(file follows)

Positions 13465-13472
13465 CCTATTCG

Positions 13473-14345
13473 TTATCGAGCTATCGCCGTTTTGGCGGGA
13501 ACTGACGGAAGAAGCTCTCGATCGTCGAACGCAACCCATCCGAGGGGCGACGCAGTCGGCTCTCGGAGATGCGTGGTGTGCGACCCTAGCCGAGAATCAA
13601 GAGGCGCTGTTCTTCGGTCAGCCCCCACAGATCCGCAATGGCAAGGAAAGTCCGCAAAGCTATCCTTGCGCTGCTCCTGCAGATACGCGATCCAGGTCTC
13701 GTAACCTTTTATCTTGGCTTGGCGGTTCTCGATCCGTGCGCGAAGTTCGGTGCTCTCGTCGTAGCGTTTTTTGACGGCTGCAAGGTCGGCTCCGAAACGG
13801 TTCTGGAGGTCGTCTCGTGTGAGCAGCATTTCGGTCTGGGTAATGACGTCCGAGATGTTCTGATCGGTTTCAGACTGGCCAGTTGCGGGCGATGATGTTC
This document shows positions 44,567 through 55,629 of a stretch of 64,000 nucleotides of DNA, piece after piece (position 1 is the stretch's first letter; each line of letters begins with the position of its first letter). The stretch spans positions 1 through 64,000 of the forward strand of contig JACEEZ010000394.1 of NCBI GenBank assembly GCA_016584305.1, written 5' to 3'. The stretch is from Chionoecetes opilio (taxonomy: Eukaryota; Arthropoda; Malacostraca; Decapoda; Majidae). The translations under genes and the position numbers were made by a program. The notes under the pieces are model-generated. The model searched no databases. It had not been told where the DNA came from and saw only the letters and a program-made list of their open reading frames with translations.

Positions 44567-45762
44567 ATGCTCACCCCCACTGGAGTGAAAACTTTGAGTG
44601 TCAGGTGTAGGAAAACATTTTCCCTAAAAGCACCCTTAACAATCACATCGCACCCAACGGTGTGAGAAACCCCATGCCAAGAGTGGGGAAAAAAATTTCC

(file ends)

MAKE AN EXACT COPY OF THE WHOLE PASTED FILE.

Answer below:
Positions 13465-13472
13465 CCTATTCG

Positions 13473-14345
13473 TTATCGAGCTATCGCCGTTTTGGCGGGA
13501 ACTGACGGAAGAAGCTCTCGATCGTCGAACGCAACCCATCCGAGGGGCGACGCAGTCGGCTCTCGGAGATGCGTGGTGTGCGACCCTAGCCGAGAATCAA
13601 GAGGCGCTGTTCTTCGGTCAGCCCCCACAGATCCGCAATGGCAAGGAAAGTCCGCAAAGCTATCCTTGCGCTGCTCCTGCAGATACGCGATCCAGGTCTC
13701 GTAACCTTTTATCTTGGCTTGGCGGTTCTCGATCCGTGCGCGAAGTTCGGTGCTCTCGTCGTAGCGTTTTTTGACGGCTGCAAGGTCGGCTCCGAAACGG
13801 TTCTGGAGGTCGTCTCGTGTGAGCAGCATTTCGGTCTGGGTAATGACGTCCGAGATGTTCTGATCGGTTTCAGACTGGCCAGTTGCGGGCGATGATGTTC
This document shows positions 44,567 through 55,629 of a stretch of 64,000 nucleotides of DNA, piece after piece (position 1 is the stretch's first letter; each line of letters begins with the position of its first letter). The stretch spans positions 1 through 64,000 of the forward strand of contig JACEEZ010000394.1 of NCBI GenBank assembly GCA_016584305.1, written 5' to 3'. The stretch is from Chionoecetes opilio (taxonomy: Eukaryota; Arthropoda; Malacostraca; Decapoda; Majidae). The translations under genes and the position numbers were made by a program. The notes under the pieces are model-generated. The model searched no databases. It had not been told where the DNA came from and saw only the letters and a program-made list of their open reading frames with translations.

Positions 44567-45762
44567 ATGCTCACCCCCACTGGAGTGAAAACTTTGAGTG
44601 TCAGGTGTAGGAAAACATTTTCCCTAAAAGCACCCTTAACAATCACATCGCACCCAACGGTGTGAGAAACCCCATGCCAAGAGTGGGGAAAAAAATTTCC